I keep hearing every author needs a blog. I blog because I love it. I may not be blogging as much as I used to, but I do still blog. However, I would not tell writers they must have a blog if they want to be successful. Blogging isn’t for everyone. Not everyone wants to write posts. I know authors who are much happier engaging with readers on Facebook and Google +. They have no idea what to talk about on a blog, nor do they have the interest in maintaining one. They’d rather writer a couple of sentences and engage directly with readers. Some even prefer Instagram or Pinterest. Some like the forums.
My point is, the choice of where a writer spends time needs to be a good fit for their personality. To tell someone they must be doing a specific social activity or aren’t promoting right is not helping that person. Instead, it would be far better to tell writers that they ought to pick the things that are the best match for their personalities and focus their time and effort on those things. Yes, they might lose potential readers by not doing a certain activity, but they might gain readers when they do another one.
2. Not all writers have the same amount of time to devote to book promotion.
Some of the tips I hear from marketing gurus would take far too much time than I personally have, and I know other writers who are even more strapped for time than I am. Maybe the marketing guru has a lot of spare time to devote to a certain activity. Maybe they aren’t working a full-time job. Maybe they aren’t trying to write new books. Maybe they don’t have children and a spouse at home who need meals prepared and a house cleaned. Maybe they don’t have an adult child with special needs still living with them. But some of us do. And we’re trying to get more books written so our current readers and prospective readers have something to buy. Some writers make book covers or edit to make money, which adds another reason why their time is so limited. My point is that life is busy, and sometimes it’s just not possible to do everything we’re told we “must” do.
Again, I want to emphasize that sometimes there just isn’t enough time in the day to do it all. For certain writers, they might have the time. But not every writer does. So it’s not fair to tell a writer who is strapped for time that if they aren’t spending X amount of time doing Y, then they are hurting their chances of success.
3. Not all writers have the same amount of money to throw into book promotion.
I know writers who are living on social security. I know writers who are in debt. I know writers who are struggling to make ends meet. Not everyone can buy a Bookbub ad. Not everyone can pay $600 for a marketing guru’s course. I even heard of a writer who spent $1500 in one month on book promotion. My eyes nearly popped out of my head on that one. I don’t have that kind of money to throw into ads. I’m too busy digging up money for the IRS so I don’t accrue a penalty for not paying my quarterly taxes on time.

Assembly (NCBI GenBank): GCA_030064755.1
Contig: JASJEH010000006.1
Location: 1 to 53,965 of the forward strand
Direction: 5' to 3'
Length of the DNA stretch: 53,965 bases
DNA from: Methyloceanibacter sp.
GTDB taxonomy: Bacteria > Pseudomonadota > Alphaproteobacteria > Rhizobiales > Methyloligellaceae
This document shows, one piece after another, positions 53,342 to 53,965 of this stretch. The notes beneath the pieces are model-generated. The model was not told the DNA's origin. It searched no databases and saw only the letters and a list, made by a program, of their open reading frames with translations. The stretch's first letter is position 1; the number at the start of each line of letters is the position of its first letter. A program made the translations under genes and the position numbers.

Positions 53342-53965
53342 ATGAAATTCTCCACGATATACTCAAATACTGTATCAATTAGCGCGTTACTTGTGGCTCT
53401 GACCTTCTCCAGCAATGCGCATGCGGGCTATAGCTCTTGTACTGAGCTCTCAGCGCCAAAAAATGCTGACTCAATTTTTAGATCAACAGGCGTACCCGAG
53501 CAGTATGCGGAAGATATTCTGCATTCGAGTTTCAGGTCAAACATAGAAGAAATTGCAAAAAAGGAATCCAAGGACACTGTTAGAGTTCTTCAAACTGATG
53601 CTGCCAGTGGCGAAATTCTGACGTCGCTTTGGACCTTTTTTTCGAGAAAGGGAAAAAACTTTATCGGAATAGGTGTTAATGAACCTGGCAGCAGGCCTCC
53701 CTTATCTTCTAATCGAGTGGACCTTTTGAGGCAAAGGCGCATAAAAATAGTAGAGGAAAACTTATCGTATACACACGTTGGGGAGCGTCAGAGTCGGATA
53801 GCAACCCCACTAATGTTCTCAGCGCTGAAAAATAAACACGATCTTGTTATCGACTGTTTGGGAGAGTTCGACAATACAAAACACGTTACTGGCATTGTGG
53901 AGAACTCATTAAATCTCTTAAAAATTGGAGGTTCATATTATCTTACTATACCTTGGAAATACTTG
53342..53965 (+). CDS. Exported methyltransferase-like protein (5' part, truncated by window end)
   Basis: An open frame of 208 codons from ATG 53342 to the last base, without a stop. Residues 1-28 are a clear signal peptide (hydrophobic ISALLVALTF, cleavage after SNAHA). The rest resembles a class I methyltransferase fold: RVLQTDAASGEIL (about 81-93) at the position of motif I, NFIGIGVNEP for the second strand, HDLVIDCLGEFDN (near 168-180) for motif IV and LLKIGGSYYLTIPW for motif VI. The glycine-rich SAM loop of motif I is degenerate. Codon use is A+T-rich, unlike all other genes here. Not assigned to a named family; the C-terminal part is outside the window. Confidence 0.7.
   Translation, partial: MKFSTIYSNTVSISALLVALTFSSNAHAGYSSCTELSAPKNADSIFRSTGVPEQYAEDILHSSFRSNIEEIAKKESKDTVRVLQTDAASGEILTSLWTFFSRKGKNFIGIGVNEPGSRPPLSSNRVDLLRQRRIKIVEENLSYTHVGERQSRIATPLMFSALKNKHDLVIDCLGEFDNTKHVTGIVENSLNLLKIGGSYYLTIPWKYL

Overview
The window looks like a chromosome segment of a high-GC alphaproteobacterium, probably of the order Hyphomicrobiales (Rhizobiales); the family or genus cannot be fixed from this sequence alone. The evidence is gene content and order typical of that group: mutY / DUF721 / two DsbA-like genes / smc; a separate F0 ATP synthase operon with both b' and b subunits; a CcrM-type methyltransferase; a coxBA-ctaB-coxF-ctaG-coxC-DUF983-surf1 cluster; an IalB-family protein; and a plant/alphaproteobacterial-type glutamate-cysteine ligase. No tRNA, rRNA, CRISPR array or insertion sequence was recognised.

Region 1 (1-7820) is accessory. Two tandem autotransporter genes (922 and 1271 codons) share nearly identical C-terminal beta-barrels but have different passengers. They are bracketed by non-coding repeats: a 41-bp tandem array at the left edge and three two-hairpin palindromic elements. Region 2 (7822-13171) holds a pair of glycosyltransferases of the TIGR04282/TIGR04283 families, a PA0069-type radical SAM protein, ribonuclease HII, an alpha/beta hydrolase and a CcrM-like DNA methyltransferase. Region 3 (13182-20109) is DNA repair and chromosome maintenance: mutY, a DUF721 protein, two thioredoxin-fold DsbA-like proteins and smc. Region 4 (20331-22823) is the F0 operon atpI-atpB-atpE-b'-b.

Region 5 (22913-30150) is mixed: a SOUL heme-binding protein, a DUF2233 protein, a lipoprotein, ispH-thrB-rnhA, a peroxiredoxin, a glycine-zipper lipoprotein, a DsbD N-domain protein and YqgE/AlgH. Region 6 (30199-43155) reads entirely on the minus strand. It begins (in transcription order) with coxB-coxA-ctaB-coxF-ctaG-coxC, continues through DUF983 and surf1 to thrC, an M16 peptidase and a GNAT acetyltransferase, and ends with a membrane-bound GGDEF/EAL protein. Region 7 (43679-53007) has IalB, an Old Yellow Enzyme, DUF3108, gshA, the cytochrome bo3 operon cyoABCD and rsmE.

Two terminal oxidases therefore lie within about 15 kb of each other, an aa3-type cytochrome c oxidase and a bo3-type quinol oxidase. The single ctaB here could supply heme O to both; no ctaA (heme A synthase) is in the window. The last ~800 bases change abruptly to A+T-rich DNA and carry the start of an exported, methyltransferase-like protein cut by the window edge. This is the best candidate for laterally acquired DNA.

For some of us, even $100 can mean the difference between eating for the month or not eating. I know the topic of ads is a popular thing, but not everyone can afford them. So to suggest that a struggling writer is a failure at book promotion just because they aren’t buying ads is putting them through needless guilt.
Now, this isn’t limited to placing ads. Other examples could be writer’s conferences, online marketing courses, or giveaway items. There are others, but this post is long enough as it is.
The bottom line is that writers need the freedom and relief of knowing they aren’t failures just because they don’t promote books a certain way. I know authors who have written excellent books who have done ads, mailing lists, newsletters, blogs, Facebook, and other things very well. And yet, their sales aren’t showing it. You’d swear by the lack of sales that they aren’t effectively promoting their books or that their books suck. Things couldn’t be further from the truth. They are doing everything right, and for some reason, they aren’t selling as well as they should be.
Whether marketing gurus will ever admit this or not, there are forces outside of our control that impacts our sales. We have no control over which reader reads our books, likes it enough to pass it on to others, or even if a particular reader has a high level of influence within his/her circle. All writers can do is control the product (book) and the type of promotion they choose to do. From there, it is out of our control.
So take heart if you’re a struggling writer. You’re not alone, even if you might feel like it. No one can guarantee your success if you follow their formula. They can only give you strategies that might help. But they can’t promise you anything. Take their advice with a grain of salt and apply that which fits your personality best.